John Modesitt is part of a new wave of California Impressionists who paint in the style of Edgar Payne, Guy Rose, and Maurice Braun. Like these early masters, Modesitt paints what he feels about nature and translates his emotional and spiritual experiences into rhythmic color compositions on canvas.
Born November 6, 1955 in Los Alamos, New Mexico, John Modesitt began his artistic career in Southern California. In 1980 he moved to New York City to study art more seriously. He was discouraged by the onslaught of the modern art movement dominating the galleries and public venues. He was equally disappointed with the instructors at the schools and their strong slant toward a "non-disciplined" approach to painting. Modesitt decided instead to place his efforts in learning what he could from the deceased traditional masters himself by frequenting the Metropolitan Museum of Art and any museum that would display the type of art that he was interested in. All that needed to be learned in so far as technique and composition was readily available.
Modesitt and his wife and daughter live in California close to the San Diego foothills, which are the subject of many of his paintings. Modesitt often travels to the deserts, the Sierra Nevada Mountains, or the islands of Hawaii, which have been the content of some of his most recent works.
"Mountains and seascapes are my favorite subjects. When I am searching for a location, I go beyond the developed areas to places where I can see nature 360 degrees around me. No houses, highways or commercial developments. Sometimes I spend days searching for a location to paint."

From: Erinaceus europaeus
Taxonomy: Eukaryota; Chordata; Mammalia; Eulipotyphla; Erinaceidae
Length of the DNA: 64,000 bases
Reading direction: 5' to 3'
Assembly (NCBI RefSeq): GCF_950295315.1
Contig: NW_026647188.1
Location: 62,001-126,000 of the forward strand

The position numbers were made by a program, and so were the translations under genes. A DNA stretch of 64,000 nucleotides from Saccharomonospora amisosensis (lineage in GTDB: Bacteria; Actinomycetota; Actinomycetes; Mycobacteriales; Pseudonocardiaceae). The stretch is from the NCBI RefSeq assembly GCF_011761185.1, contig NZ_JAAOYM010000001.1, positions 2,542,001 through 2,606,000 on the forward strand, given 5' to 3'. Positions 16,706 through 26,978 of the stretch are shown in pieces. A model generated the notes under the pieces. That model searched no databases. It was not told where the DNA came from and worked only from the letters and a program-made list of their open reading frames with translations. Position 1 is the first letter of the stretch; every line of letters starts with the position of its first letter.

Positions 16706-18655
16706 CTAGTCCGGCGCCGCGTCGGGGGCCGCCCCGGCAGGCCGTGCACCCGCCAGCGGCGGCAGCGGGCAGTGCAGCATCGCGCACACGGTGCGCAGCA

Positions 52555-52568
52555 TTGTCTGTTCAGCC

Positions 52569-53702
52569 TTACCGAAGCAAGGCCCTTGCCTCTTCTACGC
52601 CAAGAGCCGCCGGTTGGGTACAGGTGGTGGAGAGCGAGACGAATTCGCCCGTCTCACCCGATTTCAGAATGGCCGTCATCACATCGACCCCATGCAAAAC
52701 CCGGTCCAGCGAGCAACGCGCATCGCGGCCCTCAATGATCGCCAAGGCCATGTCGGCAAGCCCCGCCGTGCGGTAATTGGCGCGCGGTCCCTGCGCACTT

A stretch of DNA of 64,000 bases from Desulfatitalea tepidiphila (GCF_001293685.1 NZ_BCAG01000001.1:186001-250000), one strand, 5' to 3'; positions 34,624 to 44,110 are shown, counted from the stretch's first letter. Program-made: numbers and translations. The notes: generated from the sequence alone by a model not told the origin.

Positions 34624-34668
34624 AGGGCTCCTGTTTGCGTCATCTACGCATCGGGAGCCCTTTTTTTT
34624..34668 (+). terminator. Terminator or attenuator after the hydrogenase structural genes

Modesitt is a purist in every aspect of his art from composition, color and technique to the paint and canvas materials that he uses. For example, all of his pigments are hand ground to a formula and consistency that matches the palette of the early California impressionists. He prepares his canvases (cotton or linen) by using a lead-based primer or Gesso. He then coats the surface with an archival safe varnish to assure that his artwork will last for many generations to come. Once primed the canvases are tinted to give them warmth and depth.
"I am big on surface quality. Up close I want my paintings to have a rich surface of pigment handling, and as you move away into the distance color and composition give the subject a sense of rhythm and life. I don't get attached to any formula, it's dangerous. However, I generally paint from the shade into the light to divide planes in the composition and to give drama and depth to the subject. I have a reverence for all objects in the painting. Everything becomes essential. The details in distant mountains are as important as the center of interest which is the reason for the painting."
Although, oil painting is John Modesitt's medium of choice, he also works in glass and watercolor and has earned a number of prestigious commissions for his glass sculptures from clients such as the Joffrey School of Ballet and the Broadway Show Cats. His works are collected in both hemispheres from the Dalai Lama in Tibet to art collectors in Las Vegas, Nevada. Mr. Modesitt has exhibited his works in one man and group shows in Chicago, New York, Tokyo and many other national and international venues.